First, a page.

They can also replace small pelagic fish stocks, like anchovies and sardines, because jellyfish eat their eggs and larvae, and they compete with pelagics for the same types of plankton to survive.

For these reasons, it is important to learn more about where jellyfish are and what impact they have on the environment and biodiversity.

Merete Tandstad, Coordinator of the EAF-Nansen Programme, says, “Accurate species identification is essential for understanding the biology, distribution and population dynamics of the different components of our ecosystems. The Nansen’s surveys are vital for advancing our scientific knowledge in little-known areas and for fisheries management.’’

To enhance general knowledge about jellyfish and their effects on fisheries and livelihoods, the programme released an illustrated guide of jellyfish found around West Africa. ©FAO/EAF-Nansen Programme

Information is vital and this is why the EAF-Nansen Programme and the UWC released an Identification Guide to Macro Jellyfishes of West Africa, a fully illustrated glossary of 56 macro jellyfish. Covering approximately one sixth of the jellyfish known around the globe, the guide is a significant contribution to the field of study.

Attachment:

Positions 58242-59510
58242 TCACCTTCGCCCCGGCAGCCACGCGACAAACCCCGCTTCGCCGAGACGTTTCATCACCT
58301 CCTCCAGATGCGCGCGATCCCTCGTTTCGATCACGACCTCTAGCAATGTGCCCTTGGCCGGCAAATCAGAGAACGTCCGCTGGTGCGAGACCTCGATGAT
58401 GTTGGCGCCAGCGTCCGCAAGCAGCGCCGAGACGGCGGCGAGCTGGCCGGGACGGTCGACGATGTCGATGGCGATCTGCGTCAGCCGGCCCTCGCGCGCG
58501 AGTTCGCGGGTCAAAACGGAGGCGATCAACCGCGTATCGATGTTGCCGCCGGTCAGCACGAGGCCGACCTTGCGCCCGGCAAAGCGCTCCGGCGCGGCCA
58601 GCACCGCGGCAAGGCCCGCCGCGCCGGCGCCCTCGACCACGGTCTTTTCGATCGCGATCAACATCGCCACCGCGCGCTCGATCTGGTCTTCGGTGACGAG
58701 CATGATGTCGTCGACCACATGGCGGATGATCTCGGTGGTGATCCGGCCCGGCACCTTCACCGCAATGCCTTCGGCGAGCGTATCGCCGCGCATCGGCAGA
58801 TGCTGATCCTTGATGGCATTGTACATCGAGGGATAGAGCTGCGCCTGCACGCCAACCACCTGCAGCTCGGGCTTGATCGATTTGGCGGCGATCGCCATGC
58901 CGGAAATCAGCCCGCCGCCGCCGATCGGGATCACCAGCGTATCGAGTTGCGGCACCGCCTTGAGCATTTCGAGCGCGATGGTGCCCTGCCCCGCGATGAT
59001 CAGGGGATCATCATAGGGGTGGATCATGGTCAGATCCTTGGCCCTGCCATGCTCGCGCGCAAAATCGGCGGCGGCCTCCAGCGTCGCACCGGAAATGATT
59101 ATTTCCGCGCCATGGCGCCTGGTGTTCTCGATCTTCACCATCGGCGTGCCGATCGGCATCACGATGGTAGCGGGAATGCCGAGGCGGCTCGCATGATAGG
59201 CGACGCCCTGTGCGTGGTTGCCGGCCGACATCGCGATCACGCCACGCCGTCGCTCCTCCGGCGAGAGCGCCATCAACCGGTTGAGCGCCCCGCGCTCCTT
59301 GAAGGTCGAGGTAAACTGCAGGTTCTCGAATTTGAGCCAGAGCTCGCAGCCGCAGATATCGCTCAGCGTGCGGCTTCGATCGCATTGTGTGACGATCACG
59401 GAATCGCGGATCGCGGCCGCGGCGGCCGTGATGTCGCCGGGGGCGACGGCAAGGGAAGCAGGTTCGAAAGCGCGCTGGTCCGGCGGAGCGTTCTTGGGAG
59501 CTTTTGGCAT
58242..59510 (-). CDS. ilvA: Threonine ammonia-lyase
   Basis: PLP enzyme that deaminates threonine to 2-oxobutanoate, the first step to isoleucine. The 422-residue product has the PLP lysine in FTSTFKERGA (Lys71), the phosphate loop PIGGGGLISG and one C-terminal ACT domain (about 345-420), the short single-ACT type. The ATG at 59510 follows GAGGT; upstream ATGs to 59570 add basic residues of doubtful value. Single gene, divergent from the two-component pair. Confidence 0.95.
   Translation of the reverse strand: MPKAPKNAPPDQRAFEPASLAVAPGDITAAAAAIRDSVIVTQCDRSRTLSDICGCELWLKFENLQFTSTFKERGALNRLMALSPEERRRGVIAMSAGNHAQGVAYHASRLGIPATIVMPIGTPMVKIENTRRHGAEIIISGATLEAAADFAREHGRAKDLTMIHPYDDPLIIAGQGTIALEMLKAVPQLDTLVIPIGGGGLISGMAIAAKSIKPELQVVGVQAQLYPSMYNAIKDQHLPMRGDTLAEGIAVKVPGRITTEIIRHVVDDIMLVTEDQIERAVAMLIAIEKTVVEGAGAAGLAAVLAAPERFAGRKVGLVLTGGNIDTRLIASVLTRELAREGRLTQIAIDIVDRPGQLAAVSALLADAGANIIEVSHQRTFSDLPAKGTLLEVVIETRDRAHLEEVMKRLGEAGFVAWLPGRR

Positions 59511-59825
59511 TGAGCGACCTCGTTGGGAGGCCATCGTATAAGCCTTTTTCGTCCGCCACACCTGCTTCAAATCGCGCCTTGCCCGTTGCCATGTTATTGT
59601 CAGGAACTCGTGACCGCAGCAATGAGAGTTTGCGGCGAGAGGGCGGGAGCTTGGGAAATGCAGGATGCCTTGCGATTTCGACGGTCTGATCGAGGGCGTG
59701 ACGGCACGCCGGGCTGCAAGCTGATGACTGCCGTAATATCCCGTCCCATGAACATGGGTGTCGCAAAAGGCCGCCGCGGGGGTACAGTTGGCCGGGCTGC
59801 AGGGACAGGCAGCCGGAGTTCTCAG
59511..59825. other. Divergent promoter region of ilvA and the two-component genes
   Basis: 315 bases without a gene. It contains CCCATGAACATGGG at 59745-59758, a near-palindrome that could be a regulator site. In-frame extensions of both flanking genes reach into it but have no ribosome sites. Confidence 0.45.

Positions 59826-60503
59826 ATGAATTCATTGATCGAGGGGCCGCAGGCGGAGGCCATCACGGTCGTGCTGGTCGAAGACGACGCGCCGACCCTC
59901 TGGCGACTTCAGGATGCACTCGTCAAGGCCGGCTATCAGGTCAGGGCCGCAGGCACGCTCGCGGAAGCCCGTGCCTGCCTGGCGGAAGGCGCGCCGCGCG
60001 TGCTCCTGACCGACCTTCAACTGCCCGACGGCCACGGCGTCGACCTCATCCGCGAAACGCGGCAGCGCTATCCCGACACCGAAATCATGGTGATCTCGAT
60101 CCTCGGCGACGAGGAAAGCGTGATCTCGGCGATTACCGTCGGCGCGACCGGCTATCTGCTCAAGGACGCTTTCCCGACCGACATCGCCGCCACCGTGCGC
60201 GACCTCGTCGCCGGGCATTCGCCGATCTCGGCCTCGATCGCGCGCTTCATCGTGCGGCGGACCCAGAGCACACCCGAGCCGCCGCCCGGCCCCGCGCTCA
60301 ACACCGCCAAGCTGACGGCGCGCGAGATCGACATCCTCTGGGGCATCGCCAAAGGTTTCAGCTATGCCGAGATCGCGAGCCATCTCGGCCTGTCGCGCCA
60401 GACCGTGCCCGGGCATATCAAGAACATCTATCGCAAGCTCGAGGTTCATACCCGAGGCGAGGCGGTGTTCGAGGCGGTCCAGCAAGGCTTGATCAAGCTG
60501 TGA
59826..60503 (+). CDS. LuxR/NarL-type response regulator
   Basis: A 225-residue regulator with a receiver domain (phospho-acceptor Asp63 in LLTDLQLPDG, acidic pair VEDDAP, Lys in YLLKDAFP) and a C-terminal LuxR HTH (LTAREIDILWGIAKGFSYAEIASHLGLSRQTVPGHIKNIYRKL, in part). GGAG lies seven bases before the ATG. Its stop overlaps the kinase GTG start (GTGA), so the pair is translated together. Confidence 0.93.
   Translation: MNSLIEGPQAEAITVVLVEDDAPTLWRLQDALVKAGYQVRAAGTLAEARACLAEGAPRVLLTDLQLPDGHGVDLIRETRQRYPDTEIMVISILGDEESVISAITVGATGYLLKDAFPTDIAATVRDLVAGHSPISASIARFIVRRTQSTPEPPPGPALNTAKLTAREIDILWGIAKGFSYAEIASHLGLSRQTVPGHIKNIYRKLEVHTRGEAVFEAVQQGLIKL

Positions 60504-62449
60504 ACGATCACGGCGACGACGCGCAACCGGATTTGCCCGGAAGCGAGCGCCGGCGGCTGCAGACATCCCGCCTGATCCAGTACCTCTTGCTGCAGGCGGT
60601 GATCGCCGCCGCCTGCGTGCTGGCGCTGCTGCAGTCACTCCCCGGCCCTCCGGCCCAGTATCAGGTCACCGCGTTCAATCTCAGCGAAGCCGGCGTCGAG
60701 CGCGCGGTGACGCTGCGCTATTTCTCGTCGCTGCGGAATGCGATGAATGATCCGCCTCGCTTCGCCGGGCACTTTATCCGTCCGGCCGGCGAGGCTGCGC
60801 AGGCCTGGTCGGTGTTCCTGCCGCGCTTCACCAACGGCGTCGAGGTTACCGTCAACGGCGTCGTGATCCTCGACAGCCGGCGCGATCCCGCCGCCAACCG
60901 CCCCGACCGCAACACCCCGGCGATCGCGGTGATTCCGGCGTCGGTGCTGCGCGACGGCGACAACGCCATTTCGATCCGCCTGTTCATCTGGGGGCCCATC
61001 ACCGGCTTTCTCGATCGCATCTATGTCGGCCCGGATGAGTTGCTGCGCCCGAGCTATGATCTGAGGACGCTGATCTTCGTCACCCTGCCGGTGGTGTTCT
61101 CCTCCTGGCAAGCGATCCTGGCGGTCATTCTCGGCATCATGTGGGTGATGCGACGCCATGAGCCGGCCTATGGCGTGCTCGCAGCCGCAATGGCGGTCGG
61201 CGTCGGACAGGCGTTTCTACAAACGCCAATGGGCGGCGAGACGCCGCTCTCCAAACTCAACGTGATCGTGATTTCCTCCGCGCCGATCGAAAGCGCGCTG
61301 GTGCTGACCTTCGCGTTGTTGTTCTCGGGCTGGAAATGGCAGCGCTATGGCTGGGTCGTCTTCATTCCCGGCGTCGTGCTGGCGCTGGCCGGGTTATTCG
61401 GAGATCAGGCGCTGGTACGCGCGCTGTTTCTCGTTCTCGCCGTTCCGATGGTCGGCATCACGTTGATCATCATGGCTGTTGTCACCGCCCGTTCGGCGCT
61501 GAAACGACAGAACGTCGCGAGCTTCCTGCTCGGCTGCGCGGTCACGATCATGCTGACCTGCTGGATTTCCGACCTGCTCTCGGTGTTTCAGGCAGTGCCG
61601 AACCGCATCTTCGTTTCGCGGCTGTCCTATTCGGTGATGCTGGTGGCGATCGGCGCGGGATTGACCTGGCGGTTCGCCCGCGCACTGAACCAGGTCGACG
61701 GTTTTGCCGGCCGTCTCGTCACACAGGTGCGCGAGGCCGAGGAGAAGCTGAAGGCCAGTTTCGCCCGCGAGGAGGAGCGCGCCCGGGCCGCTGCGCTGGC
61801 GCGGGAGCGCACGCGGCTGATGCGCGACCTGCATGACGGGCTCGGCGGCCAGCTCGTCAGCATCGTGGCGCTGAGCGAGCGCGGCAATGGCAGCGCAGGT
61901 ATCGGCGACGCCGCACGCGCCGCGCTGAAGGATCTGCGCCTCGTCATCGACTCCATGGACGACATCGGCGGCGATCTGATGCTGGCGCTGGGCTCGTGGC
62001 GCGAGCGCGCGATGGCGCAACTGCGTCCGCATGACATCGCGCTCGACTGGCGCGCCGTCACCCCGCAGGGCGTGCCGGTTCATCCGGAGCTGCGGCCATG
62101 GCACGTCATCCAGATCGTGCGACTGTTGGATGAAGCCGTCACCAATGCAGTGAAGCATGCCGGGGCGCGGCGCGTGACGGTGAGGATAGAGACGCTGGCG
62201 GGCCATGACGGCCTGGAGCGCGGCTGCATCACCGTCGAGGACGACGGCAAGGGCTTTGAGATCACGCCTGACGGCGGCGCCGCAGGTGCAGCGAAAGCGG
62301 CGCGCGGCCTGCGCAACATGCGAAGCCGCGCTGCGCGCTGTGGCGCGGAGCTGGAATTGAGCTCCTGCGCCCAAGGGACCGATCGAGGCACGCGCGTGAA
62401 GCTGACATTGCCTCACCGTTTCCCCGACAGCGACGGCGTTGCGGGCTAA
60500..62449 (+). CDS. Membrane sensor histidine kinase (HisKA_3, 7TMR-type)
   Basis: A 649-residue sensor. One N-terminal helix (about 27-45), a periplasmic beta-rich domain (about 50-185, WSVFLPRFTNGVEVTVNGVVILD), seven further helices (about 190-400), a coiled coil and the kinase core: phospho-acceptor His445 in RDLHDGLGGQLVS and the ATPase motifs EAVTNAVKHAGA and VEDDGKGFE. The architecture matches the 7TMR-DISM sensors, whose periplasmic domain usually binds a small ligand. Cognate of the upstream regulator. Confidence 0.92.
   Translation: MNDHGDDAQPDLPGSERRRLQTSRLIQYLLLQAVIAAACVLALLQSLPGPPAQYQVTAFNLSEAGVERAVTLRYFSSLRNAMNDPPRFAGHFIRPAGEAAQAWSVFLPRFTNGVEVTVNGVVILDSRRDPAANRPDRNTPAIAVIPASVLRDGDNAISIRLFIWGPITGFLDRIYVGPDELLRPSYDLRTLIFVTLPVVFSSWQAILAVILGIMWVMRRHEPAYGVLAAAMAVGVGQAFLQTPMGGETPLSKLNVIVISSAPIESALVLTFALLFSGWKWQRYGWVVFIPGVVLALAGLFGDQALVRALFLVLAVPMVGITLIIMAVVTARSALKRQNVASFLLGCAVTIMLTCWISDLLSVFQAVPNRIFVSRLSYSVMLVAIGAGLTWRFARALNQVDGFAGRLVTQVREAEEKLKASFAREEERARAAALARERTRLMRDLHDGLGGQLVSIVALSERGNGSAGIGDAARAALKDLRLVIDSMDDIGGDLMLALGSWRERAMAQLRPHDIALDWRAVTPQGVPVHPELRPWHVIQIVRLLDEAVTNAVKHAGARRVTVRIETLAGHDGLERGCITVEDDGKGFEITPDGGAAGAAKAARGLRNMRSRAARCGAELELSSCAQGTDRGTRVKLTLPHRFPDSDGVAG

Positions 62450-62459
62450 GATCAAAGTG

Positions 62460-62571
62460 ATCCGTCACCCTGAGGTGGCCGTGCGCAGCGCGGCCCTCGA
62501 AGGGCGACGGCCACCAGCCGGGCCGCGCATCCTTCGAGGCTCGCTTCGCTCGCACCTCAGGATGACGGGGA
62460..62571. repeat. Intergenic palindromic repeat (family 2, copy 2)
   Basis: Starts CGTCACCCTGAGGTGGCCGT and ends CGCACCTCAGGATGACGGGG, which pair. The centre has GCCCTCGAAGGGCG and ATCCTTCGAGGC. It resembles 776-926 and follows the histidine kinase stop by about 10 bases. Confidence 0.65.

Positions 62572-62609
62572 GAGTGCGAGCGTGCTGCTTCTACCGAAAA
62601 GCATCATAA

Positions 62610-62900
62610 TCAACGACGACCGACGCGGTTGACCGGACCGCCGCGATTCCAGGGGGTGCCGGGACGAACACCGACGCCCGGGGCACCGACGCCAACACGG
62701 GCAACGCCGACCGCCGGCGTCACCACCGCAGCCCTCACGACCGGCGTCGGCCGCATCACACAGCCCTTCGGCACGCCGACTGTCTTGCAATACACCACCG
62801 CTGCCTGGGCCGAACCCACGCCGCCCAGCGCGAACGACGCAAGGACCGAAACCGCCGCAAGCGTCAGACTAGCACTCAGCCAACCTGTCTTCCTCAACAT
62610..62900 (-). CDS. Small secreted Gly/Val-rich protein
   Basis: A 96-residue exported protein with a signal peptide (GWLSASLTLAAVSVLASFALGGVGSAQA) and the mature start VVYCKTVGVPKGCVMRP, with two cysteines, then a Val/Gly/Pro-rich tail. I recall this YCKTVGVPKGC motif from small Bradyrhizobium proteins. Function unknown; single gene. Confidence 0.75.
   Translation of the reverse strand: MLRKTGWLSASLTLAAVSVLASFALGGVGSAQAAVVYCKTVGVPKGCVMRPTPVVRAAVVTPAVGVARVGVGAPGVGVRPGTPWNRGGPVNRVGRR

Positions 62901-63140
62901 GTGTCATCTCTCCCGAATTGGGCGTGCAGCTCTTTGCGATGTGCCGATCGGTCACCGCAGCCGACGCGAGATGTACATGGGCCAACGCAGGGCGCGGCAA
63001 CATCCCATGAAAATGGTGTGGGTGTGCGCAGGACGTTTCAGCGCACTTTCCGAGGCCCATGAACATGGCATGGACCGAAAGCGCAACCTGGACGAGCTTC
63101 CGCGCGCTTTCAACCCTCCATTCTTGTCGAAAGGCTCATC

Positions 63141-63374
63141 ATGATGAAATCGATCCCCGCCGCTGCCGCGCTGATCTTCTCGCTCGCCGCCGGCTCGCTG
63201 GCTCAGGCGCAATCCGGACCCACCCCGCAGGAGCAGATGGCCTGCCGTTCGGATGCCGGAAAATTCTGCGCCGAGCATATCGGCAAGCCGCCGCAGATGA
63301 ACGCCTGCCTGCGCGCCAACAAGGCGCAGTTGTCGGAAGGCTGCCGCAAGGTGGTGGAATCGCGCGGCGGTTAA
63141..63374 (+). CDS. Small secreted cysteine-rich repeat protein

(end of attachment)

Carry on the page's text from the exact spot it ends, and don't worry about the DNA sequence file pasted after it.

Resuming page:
“For the first time, we have a user-friendly guide to the region’s jellyfish that can be used by fisheries scientists and observers, school teachers and professors,” says Gibbons, who also authored the publication.

The guide is additionally important for environmental managers who need better data to assess the impact that these creatures are having on biodiversity, fish populations and fishing or tourism-based livelihoods. Gibbons says a change in jellyfish numbers or catch composition may reflect a natural population fluctuation, or it may be a signal of something amiss in the ecosystem.

“The real value of the guide is that it allows us, for the first time, to begin to build the all-important baseline,’’ he says.

Through the EAF-Nansen Programme, FAO is striving to enhance the capacity of scientists to collect data, which leads to more accurate and comprehensive species identification, ultimately supporting better resource management and the long-term sustainability of marine ecosystems.